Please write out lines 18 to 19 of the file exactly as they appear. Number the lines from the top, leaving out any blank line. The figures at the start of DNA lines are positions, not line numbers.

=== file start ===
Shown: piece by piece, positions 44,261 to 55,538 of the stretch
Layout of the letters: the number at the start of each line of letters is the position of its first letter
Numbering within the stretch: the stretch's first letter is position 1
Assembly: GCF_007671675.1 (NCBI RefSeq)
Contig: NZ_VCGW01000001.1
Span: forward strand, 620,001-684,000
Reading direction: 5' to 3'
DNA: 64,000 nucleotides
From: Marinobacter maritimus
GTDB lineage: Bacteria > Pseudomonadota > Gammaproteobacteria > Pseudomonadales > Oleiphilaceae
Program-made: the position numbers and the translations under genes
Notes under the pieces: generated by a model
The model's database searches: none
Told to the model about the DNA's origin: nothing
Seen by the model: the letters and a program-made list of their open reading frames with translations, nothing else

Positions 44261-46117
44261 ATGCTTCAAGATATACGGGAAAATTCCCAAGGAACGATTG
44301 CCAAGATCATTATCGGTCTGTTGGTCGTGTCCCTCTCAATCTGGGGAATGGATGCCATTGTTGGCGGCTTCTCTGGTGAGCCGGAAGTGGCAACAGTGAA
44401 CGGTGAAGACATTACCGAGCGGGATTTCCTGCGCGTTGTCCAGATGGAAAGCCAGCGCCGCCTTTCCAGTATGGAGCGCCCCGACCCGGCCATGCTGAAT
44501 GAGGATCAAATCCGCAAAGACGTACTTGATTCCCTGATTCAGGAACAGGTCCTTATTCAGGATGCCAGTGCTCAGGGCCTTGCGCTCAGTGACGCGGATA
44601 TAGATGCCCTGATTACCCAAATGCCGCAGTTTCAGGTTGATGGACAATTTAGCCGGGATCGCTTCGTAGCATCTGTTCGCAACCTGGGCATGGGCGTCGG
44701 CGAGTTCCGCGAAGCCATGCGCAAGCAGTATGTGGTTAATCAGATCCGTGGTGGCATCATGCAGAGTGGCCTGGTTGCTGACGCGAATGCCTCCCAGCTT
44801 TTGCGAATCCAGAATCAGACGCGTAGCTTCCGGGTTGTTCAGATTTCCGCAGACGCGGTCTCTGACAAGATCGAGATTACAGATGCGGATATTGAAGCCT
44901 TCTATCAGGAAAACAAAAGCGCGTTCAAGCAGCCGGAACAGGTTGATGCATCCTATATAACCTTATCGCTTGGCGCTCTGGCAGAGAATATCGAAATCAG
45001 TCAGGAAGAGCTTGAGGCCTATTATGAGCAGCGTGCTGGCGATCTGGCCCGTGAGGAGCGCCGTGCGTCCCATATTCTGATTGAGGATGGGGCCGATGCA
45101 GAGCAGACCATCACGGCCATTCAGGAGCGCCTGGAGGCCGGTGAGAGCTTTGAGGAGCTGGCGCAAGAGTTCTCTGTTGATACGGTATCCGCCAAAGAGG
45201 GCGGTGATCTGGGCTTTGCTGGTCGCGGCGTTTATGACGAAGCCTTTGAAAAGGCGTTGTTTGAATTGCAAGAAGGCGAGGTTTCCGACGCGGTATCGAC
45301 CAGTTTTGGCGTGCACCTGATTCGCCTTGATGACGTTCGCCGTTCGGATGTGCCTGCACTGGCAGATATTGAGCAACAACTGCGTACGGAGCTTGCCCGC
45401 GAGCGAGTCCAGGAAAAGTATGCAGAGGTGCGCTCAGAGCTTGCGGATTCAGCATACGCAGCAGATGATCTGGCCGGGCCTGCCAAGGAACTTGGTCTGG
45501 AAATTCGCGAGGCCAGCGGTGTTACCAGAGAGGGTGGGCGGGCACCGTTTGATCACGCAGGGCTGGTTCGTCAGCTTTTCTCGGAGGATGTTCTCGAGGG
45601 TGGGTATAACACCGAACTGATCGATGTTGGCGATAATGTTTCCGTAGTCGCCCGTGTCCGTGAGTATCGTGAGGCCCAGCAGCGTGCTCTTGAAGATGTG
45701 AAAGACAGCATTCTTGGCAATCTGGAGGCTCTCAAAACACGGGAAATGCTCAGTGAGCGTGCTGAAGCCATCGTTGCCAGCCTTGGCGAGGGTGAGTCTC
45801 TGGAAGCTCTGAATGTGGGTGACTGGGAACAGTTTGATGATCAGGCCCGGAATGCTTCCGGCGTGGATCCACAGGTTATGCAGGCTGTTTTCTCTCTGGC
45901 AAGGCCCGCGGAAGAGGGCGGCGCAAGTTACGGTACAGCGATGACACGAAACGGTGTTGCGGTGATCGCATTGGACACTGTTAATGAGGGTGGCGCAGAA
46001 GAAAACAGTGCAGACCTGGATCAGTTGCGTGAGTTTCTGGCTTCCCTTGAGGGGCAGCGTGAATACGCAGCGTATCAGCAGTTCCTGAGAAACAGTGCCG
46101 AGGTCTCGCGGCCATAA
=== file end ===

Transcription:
44301 CCAAGATCATTATCGGTCTGTTGGTCGTGTCCCTCTCAATCTGGGGAATGGATGCCATTGTTGGCGGCTTCTCTGGTGAGCCGGAAGTGGCAACAGTGAA
44401 CGGTGAAGACATTACCGAGCGGGATTTCCTGCGCGTTGTCCAGATGGAAAGCCAGCGCCGCCTTTCCAGTATGGAGCGCCCCGACCCGGCCATGCTGAAT